xmlns:fb='http://www.facebook.com/2008/fbml' Ria's Trinidadian Pumpkin

Saturday, November 2, 2013

Ria's Trinidadian Pumpkin


Growing up, pumpkin and 'dosti" roti (a three layered roti) was one of my absolute favorite meals! Strangely enough, it’s also my 10 year-old-daughter’s favorite. 

In my recipe below, cubes of pumpkin are sautéed with simplest of ingredients; olive oil, garlic, onion and the optional hot pepper. It’s steamed until tender, then mashed to a smooth, paste-like consistency. Roasted ground geera (cumin) is also added at the end of cooking to highlight the flavor of the pumpkin. (Mummy swears by the addition of a little brown sugar at the beginning of cooking). 

Pumpkin is traditionally eaten for breakfast with roti and served at religious functions and weddings along with a flavorful array of other vegetarian dishes.


In the tiny village where I grew up in Central Trinidad, it was and still is customary that women would gather the day before a “prayers” [religious function] or wedding to prepare enormous quantities of vegetables for the next day’s vegetarian feast. I was a young girl then, but I vividly recall helping to peel and cube what seemed like a ton of pumpkin! 

[Picture of "Calabaza" taken at Chaguanas market, Trinidad.]

Assisting in the prep work wasn’t my favorite thing to do, but listening to the banter of the older ladies (and eavesdropping on the latest village gossip) was fun and the thought of the end result - the next day’s feast - was encouraging (will work free for food)! Nowadays, I rarely buy the whole unpeeled pumpkins. Do you blame me? I always look for the peeled and cubed pumpkin in my supermarket or BJ’s.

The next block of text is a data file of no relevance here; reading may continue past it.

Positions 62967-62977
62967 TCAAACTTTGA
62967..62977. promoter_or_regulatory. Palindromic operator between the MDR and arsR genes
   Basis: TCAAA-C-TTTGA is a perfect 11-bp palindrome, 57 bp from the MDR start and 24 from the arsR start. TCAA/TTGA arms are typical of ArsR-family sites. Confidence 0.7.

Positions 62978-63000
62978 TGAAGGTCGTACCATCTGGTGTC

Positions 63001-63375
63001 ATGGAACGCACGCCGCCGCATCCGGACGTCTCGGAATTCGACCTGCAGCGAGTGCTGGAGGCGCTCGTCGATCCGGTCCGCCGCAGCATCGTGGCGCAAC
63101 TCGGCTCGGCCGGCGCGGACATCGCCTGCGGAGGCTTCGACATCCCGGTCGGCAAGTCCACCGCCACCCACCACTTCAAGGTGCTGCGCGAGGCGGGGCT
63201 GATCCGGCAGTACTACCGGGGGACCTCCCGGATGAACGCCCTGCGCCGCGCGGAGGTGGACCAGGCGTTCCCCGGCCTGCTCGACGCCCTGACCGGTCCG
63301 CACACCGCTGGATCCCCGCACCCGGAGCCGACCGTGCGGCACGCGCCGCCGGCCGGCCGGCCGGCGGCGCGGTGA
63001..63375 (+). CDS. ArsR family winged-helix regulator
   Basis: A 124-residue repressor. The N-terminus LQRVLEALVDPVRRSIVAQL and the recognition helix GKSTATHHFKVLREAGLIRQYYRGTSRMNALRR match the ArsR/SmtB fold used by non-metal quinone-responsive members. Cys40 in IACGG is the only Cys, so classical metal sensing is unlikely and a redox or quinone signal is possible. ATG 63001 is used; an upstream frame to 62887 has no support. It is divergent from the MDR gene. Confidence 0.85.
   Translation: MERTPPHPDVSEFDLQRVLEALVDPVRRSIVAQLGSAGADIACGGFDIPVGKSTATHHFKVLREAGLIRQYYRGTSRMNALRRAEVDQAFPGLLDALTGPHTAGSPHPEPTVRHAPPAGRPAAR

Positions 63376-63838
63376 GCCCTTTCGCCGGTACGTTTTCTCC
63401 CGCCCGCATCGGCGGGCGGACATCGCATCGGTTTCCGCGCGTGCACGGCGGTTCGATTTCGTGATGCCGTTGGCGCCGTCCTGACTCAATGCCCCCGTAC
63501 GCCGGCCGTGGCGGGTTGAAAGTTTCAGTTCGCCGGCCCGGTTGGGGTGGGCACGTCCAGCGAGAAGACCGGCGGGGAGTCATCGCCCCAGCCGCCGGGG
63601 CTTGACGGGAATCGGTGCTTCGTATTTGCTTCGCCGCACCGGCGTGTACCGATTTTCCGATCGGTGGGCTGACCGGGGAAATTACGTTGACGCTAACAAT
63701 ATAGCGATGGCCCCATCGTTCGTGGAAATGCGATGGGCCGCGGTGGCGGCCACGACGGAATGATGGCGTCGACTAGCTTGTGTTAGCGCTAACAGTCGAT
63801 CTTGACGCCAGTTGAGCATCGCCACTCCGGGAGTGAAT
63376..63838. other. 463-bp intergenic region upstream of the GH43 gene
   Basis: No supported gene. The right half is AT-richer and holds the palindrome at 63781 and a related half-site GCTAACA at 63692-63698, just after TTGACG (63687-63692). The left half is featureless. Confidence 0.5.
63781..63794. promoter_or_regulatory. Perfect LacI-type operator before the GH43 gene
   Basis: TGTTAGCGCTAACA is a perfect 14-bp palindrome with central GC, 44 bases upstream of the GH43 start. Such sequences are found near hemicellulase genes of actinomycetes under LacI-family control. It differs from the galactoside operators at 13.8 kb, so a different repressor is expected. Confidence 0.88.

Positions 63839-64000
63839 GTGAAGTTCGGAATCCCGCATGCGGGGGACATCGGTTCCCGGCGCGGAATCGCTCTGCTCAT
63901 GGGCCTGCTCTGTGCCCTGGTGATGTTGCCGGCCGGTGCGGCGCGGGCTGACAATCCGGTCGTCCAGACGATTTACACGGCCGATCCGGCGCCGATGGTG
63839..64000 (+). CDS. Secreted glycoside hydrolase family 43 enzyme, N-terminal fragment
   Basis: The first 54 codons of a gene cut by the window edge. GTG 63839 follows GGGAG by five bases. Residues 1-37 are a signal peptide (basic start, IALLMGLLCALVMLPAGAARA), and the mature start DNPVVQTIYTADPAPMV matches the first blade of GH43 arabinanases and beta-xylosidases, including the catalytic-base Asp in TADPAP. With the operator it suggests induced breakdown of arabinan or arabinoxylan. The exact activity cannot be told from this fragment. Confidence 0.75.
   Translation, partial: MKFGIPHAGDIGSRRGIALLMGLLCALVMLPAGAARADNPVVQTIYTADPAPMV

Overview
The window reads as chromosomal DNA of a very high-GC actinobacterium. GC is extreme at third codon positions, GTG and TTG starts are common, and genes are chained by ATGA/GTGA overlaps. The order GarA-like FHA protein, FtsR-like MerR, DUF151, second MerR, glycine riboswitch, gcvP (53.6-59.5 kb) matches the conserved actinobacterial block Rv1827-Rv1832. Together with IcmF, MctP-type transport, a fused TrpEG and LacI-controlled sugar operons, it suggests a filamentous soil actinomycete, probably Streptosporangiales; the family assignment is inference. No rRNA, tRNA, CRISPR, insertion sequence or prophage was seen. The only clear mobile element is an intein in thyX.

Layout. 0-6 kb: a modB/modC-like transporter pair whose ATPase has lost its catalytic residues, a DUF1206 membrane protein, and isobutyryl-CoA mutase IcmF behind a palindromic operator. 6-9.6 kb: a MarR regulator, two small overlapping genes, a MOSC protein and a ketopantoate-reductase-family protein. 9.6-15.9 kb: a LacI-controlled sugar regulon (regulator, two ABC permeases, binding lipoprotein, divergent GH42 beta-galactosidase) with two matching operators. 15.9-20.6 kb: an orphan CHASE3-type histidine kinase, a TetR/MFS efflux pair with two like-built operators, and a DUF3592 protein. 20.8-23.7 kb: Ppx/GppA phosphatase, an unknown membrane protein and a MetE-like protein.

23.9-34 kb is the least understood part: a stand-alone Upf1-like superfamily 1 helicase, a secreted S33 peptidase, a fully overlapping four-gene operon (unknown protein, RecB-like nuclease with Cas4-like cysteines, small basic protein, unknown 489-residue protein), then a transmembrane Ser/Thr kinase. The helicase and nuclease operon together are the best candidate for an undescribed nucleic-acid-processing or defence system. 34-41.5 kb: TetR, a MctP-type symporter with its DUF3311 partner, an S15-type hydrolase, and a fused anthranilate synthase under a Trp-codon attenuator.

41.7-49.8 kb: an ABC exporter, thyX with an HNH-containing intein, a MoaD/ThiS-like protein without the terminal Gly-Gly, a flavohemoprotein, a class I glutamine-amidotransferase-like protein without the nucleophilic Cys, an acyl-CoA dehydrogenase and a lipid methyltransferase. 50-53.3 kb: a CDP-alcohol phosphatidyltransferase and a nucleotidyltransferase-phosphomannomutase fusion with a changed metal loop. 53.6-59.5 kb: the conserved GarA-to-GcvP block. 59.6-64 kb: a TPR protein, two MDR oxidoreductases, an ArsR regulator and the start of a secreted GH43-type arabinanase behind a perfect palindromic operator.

[Picture taken at Chaguanas market, Trinidad.]

I have roasted pumpkin, added it to soups, callaloo, stews, my green seasoning, “cook up” rice and once I even made a pumpkin cheesecake, but in this recipe it’s the star of the show. Over the years, I have shared our Trinidadian method of preparing pumpkin with many folks via a conversation at the supermarket, on the train, in a park, the ladies room…wherever necessary …Now I am very excited to share this recipe here with those of you who love pumpkin, but are unaware of this very simple method of preparation.

[Squash has a different texture, but is equally delicious.]

This pumpkin dish is satisfying, sumptuous and healthy. I attest my excellent eyesight to all the pumpkin I’ve eaten over the years! (I have roti and rice to thank for my curvaceous hips. Atleast the eyesight is good.)…Not only is pumpkin rich in antioxidants and beta carotene, it’s very low in calories, and a very good source of dietary fiber. But that’s just the wonderful side benefits of eating pumpkin. 
[So many varieties of pumpkin in the U.S! 
For this recipe I only use Calabaza or Squash..]

The main benefit is the wonderful experience of breaking off a piece of roti, using it to scoop up the pumpkin, excitedly shoving it in your mouth and savoring the inviting combination of flavors! Okay, so I got a little carried away….and yes, it’s that good.